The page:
U.S. Legislative History Research Guide
The collection of documents produced by Congress during the enactment of a law comprises the legislative history of that law and is often valuable in determining the legislative intent of the statute. Opinions of the U. S. Supreme Court involving a federal statute often contain some reference to the legislative history.
The enactment of a law is initiated by the introduction of a proposal in the form of a bill or resolution. Numbers are assigned serially to bills and resolutions as they are presented in the houses of Congress. If a bill is not passed by the end of the second session of a congress, it must be re-introduced in the next Congress and given a new number if action is desired.
Compiled Legislative Histories
U.S. Code Congressional and Administrative News (USCCAN) (KF48 .W45): A valuable starting point for both current and past legislation, USCCAN supplies, in one place, federal legislative histories in the form of major congressional committee reports, court rules as amended and administrative rules and regulations. This is not a complete legislative history. USCCAN can be supplemented with hearings and other information from the Congressional Information Services indexes. USCCAN is available from 1941 to date in the US Documents section and from 1975 to date in the reference area, and is also on Westlaw from 1948.
Information Handling Services legislative histories microfiche program provides legislative histories for major legislation from 1951 to 1970. These are very complete, from hearings to enforcing regulations. The microfiche are filed by public law number in the microfiche room.
Congressional Information Service Index/Abstracts (US Docs Index KF49 .C62): Provides access to the complete working papers of Congress, including hearings, reports, committee prints, presidential documents and statements, and references to the Congressional Record. In addition, CIS compiles a complete legislative history for every public law passed during the year. These are arranged by public law number at the end of each annual abstract volume through 1983 and in a separate volume from 1984 forward. The documents are available on microfiche and may be accessed by CIS abstract number from 1970 – 81.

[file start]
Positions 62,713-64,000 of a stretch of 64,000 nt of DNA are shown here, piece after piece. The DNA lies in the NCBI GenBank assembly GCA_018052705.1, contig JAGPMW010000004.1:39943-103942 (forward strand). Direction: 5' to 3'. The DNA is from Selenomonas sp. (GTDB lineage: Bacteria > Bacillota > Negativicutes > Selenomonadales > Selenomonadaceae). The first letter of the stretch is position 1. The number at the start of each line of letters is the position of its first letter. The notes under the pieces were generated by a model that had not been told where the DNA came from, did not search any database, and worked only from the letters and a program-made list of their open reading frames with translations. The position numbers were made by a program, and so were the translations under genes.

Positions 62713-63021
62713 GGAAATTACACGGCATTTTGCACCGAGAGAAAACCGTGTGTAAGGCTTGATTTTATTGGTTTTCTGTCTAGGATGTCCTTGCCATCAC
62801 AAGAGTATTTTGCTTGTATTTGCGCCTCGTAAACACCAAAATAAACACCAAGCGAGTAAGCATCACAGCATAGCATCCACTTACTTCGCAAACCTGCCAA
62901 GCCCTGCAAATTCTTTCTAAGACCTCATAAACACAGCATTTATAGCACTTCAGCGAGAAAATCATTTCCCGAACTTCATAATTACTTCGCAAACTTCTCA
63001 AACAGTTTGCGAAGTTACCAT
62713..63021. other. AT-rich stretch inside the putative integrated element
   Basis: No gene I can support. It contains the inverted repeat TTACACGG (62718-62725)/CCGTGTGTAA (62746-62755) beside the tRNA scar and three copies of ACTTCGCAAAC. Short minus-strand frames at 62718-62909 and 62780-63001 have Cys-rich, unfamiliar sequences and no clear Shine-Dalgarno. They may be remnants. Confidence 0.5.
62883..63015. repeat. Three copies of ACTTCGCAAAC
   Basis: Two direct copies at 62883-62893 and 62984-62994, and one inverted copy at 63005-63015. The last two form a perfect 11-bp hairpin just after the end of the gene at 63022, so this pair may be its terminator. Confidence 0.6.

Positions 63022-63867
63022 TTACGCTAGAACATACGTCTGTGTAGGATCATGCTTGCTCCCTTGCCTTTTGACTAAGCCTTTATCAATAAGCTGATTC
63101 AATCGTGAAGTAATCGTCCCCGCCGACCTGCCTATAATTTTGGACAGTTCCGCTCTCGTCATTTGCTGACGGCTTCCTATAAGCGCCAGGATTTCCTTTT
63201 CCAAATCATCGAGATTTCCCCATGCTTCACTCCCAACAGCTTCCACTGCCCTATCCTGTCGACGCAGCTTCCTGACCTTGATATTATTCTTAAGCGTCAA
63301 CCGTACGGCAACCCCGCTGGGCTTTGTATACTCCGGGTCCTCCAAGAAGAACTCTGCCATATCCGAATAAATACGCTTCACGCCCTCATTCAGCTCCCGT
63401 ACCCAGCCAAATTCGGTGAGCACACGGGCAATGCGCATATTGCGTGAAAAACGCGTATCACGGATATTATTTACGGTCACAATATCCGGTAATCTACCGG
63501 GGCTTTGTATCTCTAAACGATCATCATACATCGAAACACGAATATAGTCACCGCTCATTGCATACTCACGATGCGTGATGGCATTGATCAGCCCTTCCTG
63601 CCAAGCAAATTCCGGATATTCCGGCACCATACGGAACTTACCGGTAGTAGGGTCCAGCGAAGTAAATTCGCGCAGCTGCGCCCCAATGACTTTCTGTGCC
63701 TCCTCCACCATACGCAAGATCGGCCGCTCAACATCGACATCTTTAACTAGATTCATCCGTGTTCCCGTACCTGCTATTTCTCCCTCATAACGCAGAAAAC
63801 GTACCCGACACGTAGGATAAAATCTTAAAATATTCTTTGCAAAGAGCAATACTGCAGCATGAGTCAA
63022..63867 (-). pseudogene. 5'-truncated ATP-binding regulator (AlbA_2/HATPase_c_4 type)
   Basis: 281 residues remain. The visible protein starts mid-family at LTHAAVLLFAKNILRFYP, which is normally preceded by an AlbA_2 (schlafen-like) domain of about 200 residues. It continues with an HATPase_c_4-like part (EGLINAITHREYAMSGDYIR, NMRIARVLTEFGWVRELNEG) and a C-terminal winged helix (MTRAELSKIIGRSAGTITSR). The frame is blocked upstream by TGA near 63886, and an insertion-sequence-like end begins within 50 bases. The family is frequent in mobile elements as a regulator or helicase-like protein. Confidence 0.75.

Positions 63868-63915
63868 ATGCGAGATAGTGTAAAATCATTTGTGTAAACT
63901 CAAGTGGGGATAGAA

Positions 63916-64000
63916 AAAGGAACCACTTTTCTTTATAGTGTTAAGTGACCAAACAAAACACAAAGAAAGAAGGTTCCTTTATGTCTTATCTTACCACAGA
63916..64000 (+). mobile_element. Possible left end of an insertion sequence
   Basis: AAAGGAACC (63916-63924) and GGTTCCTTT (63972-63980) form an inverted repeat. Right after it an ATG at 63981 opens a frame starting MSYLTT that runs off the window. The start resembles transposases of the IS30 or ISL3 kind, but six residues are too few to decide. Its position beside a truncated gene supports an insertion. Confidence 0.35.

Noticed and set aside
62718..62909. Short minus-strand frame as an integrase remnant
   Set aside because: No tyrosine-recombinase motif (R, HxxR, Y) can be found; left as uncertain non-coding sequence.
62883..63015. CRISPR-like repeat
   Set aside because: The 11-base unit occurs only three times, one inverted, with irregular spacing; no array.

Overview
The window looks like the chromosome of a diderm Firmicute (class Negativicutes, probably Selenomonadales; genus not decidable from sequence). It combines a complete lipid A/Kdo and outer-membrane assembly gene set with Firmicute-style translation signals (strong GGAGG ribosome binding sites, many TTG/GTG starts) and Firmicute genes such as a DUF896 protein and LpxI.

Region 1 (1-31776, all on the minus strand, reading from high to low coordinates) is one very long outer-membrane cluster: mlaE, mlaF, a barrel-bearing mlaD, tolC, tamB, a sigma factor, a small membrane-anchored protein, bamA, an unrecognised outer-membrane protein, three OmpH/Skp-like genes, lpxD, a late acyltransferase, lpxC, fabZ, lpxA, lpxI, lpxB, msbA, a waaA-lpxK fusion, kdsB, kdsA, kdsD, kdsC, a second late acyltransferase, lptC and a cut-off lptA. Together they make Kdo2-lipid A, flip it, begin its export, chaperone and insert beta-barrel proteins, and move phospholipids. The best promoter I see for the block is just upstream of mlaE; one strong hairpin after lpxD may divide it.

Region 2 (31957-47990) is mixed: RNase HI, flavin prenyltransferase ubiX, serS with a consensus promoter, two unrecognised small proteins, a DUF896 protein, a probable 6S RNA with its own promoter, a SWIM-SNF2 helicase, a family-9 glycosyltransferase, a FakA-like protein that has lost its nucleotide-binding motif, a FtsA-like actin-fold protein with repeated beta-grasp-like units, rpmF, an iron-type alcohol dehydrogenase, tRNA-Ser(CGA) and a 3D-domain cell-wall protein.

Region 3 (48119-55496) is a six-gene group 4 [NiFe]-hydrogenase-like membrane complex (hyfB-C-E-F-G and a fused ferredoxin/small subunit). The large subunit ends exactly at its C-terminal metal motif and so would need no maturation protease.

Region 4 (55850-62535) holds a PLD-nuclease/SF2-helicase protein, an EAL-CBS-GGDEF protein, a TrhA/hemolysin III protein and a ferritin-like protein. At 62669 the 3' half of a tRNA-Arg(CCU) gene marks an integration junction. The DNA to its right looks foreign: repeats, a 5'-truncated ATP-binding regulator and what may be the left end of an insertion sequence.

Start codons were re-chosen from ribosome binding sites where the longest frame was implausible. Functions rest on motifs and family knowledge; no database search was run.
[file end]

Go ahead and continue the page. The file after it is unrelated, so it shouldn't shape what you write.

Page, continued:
Bibliographies of Legislative Histories
Federal Legislative Histories : an Annotated Bibliography and Index to Officially Published Sources 1994, compiled by Bernard D. Reams, Jr. (Ref KF42.2 1994)
Sources of Compiled Legislative Histories (Ref. KF42. 2 1979): Compiled by Nancy Johnson, this loose-leaf indexes major treatises and periodical articles as well as the Congressional Information Service Index and the IHS Legislative Histories Indexed Guide. The laws are indexed by title and arranged by statute and public law number. This is an excellent starting point for retrospective legislative histories. This source is not comprehensive.
Union List of Legislative Histories : 47th Congress, 1881 ..., compiled by LLSDC (US Doc Index KF49 .U64)
Introduction of bills and resolutions are entered in the Congressional Record and the text of some of the more important bills is printed in original or amended form. The Congressional Record from 1984-present plus indexes from 1876-present are located at the government document section (X/a:vol./no). All earlier volumes and indexes are available on microfiche. The Congressional Globe, Annals of Congress and the Journals of the Continental Congress are also available on microfiche.
Researching legislative histories also involves being aware of any pending legislation that may affect the act being researched. The Law Library has many resources to help with finding current legislation.
Congressional Record, X/a:vol./no: This is the primary source for the text of the floor debates and the official source for recorded votes. The "Daily Digest" section includes a summary of action in each chamber, dates of committee hearings, bills signed, and committee meetings scheduled for the following day. Indexes are issued twice monthly.
The Congressional Index, (KF49.C65 W43) issued weekly while Congress is in session, is a CCH looseleaf service that reports the status of all pending legislation. There are indexes by subject, sponsor, and companion and identical bill number. Congressional action on reorganization plans, treaties, and nominations is indicated. The count on roll call and recorded teller votes is given by party, with a list of members who did not vote with the majority of their party. Measures enacted are indexed by public law number, bill number, subject, and sponsor, and there is a chronological list of measures vetoed. A chronological list of hearings held by each committee indicates whether the transcript has been printed.